Destination Sydney – Barangaroo Reserve
Graham Ross describes Barangaroo Reserve as “a monumental example of urban renewal”. It’s truly a remarkable story of the transformation of a disused container terminal on the edge of Sydney’s CBD into a spectacular 22-hectare waterfront precinct. When Barangaroo was opened to the public in 2015, it marked the first time in more than 100 years that people could access this part of the city’s western waterfront.
Barangaroo’s renewal is an uplifting story. You can learn more by watching the video below with Graham Ross and Better Homes and Gardens. It’s terrific – you’ll take a tour of the site, see Graham chat with Stuart Pittendrigh, Barangaroo’s Landscape Architect and get some fascinating insights into the landscape design, plus the trees and plants used in the Reserve.
Barangaroo is named after a powerful Cammeraygal woman who lived in the area at the time of early colonial settlement. She was a key figure in local Aboriginal culture and community, and remains so today. Barangaroo’s second husband was Bennelong, after whom Bennelong Point is named – the site of the Sydney Opera House. Barangaroo was home of the Gadigal of the Eora Nation, the traditional owners of the Sydney city region and is today, one of Sydney’s most important cultural sites.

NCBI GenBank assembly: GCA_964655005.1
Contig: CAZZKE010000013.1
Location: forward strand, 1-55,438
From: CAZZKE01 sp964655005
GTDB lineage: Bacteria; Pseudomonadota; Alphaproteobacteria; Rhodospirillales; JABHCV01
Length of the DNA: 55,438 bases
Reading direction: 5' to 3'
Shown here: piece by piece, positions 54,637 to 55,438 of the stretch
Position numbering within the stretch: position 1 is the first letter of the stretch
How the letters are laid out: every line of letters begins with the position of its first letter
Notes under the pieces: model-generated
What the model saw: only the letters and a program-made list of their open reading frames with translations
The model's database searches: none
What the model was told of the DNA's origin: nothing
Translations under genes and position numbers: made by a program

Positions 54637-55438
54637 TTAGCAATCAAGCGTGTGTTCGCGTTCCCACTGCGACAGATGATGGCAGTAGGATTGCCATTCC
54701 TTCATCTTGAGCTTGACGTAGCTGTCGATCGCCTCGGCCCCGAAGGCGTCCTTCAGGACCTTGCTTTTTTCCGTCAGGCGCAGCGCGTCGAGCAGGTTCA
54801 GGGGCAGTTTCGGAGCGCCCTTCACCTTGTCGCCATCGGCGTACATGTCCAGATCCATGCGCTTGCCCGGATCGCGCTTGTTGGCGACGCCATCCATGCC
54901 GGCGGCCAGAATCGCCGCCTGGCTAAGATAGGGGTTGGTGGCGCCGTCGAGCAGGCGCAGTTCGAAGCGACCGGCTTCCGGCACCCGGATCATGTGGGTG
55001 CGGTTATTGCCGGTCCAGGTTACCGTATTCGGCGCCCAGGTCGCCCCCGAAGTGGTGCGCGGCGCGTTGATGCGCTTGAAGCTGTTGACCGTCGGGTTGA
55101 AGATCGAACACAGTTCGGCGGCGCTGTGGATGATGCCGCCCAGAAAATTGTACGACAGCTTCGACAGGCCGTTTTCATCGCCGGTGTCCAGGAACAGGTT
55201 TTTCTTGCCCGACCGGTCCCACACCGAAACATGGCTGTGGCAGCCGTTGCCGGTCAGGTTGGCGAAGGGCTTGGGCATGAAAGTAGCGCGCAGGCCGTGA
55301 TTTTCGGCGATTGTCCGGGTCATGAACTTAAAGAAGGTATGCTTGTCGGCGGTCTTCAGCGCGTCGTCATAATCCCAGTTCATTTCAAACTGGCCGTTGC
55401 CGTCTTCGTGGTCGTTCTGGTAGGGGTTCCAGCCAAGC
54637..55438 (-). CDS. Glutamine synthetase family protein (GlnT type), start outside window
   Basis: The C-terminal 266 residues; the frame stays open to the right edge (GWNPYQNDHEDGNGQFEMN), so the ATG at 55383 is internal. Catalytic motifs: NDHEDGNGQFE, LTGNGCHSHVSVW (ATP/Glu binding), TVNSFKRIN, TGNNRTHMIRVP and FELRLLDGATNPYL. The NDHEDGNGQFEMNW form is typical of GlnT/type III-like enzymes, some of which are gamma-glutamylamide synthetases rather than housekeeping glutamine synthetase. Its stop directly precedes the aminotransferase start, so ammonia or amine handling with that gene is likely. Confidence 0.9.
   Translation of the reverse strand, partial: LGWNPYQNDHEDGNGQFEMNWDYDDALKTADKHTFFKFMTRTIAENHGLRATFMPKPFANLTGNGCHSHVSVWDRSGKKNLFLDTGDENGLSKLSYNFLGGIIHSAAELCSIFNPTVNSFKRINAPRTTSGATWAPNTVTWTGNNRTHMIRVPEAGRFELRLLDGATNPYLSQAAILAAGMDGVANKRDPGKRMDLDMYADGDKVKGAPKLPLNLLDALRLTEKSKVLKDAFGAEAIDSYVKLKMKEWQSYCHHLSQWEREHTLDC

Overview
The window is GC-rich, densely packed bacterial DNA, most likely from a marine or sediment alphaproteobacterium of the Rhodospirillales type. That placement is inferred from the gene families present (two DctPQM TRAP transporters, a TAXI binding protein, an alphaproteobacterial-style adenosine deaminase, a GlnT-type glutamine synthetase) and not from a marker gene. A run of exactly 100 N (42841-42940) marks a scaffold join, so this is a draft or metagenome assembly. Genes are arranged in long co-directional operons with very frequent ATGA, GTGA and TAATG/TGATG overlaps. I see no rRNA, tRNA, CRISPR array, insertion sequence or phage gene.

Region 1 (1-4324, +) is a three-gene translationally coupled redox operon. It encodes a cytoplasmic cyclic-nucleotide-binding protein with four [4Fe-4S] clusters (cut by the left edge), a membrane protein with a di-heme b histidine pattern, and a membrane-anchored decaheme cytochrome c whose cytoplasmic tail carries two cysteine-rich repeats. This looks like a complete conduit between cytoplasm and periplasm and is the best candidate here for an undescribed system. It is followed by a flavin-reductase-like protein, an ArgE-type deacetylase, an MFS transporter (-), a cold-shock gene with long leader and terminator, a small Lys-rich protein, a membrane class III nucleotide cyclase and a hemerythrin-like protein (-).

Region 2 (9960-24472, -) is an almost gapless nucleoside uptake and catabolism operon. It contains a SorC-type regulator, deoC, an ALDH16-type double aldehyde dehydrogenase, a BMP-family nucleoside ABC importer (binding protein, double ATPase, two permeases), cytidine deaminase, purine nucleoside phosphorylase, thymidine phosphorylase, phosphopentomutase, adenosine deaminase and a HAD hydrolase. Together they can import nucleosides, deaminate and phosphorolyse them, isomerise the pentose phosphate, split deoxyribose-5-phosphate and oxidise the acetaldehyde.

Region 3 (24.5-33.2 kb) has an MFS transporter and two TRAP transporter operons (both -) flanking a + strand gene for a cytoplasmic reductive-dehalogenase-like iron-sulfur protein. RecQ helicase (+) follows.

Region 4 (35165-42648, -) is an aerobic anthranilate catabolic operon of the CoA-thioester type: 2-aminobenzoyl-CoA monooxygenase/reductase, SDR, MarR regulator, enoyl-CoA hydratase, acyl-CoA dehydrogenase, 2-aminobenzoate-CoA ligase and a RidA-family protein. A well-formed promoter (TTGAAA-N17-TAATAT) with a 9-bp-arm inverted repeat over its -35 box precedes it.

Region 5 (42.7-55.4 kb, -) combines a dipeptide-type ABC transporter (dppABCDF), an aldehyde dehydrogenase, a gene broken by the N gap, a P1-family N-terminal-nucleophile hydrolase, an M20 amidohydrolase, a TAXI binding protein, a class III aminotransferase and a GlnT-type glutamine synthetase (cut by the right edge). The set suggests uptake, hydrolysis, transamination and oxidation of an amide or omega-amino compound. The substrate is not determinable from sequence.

The 6-hectare Reserve features an astonishing 75,000 native Australian trees and shrubs, with more than 84 different species that were native to the Sydney region over 200 years ago. There are five species of wattle, three species of banksia, and local species such as the Port Jackson Fig, Sydney Red Gum and Gymea Lily. Their flowers, berries and seeds have attracted native birds back to the area including lorikeets, egrets, cormorants, cranes and plovers. Go here for a list of Barangaoo Reserve Plants
Visiting Barangaroo Reserve for the first time, you might want to do a Cultural Tour with one of the Aboriginal Educators. The tours are fascinating! As you explore the Reserve with your guide, you’ll learn much about the area’s Indigenous history, the local plants and the creation of Barangaroo. Go here for more about Barangaroo Tours
Ross Tours is taking a Barangaroo Cultural Tour November, 2020 during our Inside Sydney Gardens Tour
Information and images courtesy of barangaroo.com